Revolutionary Love


Always coming home

When I woke up I immediately realized that I could wait no longer to meet her. We had grown up like sisters in the great woods of the Aneatic lake area. But that was before the war.

Now our whole kin was spread around the world.

Only few had chosen the direction I took after the first bombs fell. I chose to go to the center of destruction, the focal point of violence. To end it where it began.

She opted for another way. She wanted to rebuild home far away, in a supposedly safe area. I had been of the opinion that there is only one place you can call home, impossible to be rebuild. We parted and I miss her ever since.

But I strongly felt that today was the last day I could live without her presence. I knew what I needed to reach her was complete silence. Not easy to find in a city like Cowmos.

I chose to go to the underground as far as I could. Fortunately the former metro was built really deep down in this city.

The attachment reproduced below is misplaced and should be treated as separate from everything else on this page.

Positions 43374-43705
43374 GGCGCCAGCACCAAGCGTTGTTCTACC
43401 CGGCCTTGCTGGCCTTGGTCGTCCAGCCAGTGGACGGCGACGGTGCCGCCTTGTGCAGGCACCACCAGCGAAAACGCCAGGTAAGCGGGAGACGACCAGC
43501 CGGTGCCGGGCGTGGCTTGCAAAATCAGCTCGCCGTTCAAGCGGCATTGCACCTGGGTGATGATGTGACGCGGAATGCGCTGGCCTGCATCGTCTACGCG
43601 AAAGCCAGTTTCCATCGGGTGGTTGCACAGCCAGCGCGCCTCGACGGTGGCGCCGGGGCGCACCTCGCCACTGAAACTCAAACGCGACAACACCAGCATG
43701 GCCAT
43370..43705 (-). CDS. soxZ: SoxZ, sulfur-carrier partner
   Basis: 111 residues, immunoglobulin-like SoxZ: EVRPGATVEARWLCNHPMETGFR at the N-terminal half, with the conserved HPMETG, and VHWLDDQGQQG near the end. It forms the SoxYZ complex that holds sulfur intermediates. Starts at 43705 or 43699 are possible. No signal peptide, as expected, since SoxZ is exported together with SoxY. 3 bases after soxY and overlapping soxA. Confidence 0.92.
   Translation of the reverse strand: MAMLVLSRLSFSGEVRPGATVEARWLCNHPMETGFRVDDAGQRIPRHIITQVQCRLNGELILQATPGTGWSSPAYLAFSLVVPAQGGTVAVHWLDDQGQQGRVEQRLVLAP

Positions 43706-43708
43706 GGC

After walking for hours through the darkness of empty tubes, I found a perfectly silent place. I sat down and looked inwards.

I had to search for her inside me for very long since we hadn’t used this connection for years. Also, she might not have been at a silent place when I tried to reach her in the beginning. I knew it would take a lot of patience from me.
When I almost gave up, I heard her distant voice responding:

Is it really you?
Where have you been?
Come home.

  1. Mascha Schädlich is a degrowth activist and intersectional feminist. She works for the think tank and collective "Konzeptwerk Neue Ökonomie" (Laboratory for new economic ideas). In her work she focuses on societal and literary utopias and social-ecological perspectives on digitalization.
  2. "Always coming home" is the title of a science fiction novel by Ursula K. Le Guin. It also inspired this story.